notes - April 12, 2023

KZG commitments

Commitment schemes are used heavily in cryptography. In a nutshell, committing to some value means you cannot change this value later and this value is hidden to others. A Kate-Zaverucha-Goldberg commitment or simply Kate commitment allows commitment to a polynomial. And polynomial commitments are one of the building blocks of zk-rollups.

So let us take the polynomial

As usually in cryptography, we live in some finite field

A Kate polynomial commitment is value

We will see later what the notation
means. What is important is that nobody can extract
or even
from having just

Also, the committer (the party that computed

) cannot find another polynomial
such that
This property seems strange, but we will see later why this is so.

For a given

the committer can prove that it knows a polynomial that evaluates to
This is more powerful than it might seem. I plan to write about it in a post about PLONK.

KZG commitment

Let us say there is some secret value

And let us say
are publicly known.

But what is this strange


just means
is a point on the elliptic curve. And
is likewise a point on the elliptic curve.


And we cannot extract
from knowing
because that would mean breaking the elliptic curve discrete logarithm.

And then there is a pairing function:

A pairing is a map
such that:
  • are cyclic groups of prime order
  • is bilinear, i.e. for all
  • is an admissible bilinear map, i.e.
    • is efficiently computable
    • if
      are generators of
      is generated by
  • The discrete logarithm problem is hard to compute in

The math behind pairings is a complex topic and I plan to write a lot about it on these pages. But if you use a pairing function just as a black box and don’t mind what’s inside, then the polynomial commitments based on pairings are a surprisingly simple construct.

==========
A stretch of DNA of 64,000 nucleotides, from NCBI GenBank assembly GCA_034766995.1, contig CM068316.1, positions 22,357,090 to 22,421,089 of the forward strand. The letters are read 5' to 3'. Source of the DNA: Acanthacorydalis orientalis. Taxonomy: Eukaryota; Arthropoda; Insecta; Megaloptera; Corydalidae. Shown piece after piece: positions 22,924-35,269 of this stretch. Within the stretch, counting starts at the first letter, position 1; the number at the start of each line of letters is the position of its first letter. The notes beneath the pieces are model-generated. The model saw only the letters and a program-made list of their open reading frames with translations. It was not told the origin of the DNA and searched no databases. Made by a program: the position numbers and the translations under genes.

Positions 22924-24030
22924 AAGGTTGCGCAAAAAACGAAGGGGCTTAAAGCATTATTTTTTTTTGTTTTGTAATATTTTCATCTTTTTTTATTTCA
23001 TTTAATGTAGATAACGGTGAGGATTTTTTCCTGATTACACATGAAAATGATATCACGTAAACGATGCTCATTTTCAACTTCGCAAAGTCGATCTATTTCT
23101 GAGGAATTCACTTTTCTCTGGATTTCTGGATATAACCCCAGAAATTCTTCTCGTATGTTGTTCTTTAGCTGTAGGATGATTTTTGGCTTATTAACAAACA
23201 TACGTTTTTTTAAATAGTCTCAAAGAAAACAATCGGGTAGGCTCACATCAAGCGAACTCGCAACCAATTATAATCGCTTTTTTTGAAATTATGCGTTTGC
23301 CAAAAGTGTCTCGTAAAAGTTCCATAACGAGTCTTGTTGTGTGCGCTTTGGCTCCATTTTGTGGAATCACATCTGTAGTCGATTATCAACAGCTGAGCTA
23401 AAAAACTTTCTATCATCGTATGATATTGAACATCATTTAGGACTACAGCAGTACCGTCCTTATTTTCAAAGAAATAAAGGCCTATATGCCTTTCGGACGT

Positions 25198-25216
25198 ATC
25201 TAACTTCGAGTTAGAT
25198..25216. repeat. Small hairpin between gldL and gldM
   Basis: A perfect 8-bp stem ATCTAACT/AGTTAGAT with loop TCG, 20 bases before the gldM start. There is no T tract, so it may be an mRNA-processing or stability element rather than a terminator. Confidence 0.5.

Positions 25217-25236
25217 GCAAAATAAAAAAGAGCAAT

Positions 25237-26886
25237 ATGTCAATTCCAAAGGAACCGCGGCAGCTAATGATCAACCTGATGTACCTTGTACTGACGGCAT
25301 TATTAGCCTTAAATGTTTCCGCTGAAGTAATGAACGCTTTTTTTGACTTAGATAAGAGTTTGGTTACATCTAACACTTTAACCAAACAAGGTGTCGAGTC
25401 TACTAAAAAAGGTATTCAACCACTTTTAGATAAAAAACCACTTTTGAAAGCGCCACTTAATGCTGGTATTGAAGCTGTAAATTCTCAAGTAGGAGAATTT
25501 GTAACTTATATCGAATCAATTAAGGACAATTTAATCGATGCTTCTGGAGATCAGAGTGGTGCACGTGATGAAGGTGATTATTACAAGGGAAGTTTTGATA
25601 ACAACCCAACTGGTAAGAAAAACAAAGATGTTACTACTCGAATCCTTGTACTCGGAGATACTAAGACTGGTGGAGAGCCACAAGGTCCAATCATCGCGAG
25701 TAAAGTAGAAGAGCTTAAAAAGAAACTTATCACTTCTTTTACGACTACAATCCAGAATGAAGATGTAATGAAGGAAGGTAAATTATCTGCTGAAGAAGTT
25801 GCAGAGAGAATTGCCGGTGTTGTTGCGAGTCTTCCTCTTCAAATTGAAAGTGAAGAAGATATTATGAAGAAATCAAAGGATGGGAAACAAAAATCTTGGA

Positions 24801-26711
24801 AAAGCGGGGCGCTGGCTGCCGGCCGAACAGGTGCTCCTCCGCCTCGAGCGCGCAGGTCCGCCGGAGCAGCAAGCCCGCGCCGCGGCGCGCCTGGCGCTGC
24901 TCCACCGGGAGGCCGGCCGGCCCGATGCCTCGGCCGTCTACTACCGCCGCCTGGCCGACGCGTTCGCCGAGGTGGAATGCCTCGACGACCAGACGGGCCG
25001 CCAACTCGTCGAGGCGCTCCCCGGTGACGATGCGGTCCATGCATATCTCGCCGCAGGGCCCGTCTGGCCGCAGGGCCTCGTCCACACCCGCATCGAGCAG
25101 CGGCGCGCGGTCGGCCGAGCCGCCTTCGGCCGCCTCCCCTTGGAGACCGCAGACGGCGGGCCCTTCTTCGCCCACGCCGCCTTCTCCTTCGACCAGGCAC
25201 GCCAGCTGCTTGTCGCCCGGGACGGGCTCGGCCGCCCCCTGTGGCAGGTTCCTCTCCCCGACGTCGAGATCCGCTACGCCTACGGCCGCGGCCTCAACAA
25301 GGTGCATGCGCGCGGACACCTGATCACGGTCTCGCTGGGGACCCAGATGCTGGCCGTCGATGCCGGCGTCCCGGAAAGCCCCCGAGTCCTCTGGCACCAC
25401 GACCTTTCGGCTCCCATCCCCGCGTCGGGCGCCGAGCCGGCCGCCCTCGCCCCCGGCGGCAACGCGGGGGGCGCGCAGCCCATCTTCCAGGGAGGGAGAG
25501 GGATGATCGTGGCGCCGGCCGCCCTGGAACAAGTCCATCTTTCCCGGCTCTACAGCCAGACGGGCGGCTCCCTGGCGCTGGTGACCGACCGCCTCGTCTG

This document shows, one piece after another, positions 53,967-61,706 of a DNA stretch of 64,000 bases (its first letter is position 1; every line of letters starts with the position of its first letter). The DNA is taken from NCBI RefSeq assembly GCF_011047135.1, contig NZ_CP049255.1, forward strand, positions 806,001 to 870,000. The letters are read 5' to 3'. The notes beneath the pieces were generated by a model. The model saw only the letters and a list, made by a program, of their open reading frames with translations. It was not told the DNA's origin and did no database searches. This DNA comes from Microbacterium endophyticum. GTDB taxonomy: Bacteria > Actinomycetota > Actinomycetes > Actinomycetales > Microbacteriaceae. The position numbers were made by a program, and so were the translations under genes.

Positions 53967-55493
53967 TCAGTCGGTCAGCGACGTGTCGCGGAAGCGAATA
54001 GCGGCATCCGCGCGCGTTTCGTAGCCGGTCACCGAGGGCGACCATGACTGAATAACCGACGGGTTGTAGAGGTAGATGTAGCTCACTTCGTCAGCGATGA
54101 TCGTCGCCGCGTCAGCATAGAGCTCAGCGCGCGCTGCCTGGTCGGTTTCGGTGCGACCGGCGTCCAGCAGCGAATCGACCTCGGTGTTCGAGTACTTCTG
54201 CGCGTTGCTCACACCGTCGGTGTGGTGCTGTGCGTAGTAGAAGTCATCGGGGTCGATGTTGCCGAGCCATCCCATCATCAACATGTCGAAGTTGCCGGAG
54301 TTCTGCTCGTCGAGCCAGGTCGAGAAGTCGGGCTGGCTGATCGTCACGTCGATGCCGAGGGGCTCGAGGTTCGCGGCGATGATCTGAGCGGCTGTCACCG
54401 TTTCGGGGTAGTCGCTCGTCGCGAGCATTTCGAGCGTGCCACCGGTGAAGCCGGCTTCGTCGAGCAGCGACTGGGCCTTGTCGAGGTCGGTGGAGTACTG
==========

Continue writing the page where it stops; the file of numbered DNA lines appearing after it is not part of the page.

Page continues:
So, back to our polynomial

We cannot compute

is a secret value that nobody knows, but we can compute

And this value is a KZG (or Kate) commitment to the polynomial

Can the committer switch (cheat) to another polynomial?

Are there not many other polynomials that commit to the same value?

Yes, there are. But how likely is it that the polynomial

of the same degree
as the polynomial
is to be found for which it holds that

Let us denote

It holds:


has at most
zeros and
(for example
) is tiny compared to
(as in
, for example around
). The number of polynomials which evaluate to
is tiny towards the number of all polynomials.

The probability of finding such a polynomial (remember, we do not know

) is negligible.

Trusted setup

Where does

come from?

Nobody is allowed to know

but everybody is allowed to know

So, how is this secret value

generated? Well, it can be computed on some computer and this computer can be then thrown away after it spits out the
values. But a more secure way would be to use secure multi-party computation, so that multiple subjects compute it, but none of them actually knows the value.


Having a commitment, how do we prove anything about the polynomial?

The verifier chooses a random

and the prover needs to provide
and a proof that
really is the evaluation at
of the committed polynomial. This is called opening the polynomial at

By opening at one point the prover proves that it knows the polynomial that it has committed to.

The prover computes

such that:


exists because

The prover sends the value

to the verifier.

The verifier checks whether:

Note that the left side:

And the right side:

If the equality holds, the verifier knows that the prover knows a polynomial that evaluates to


But could the prover not find some values for

such that

Well, the prover doesn’t know

so it would need to guess the values. The probability of a correct guess is, again, negligible.

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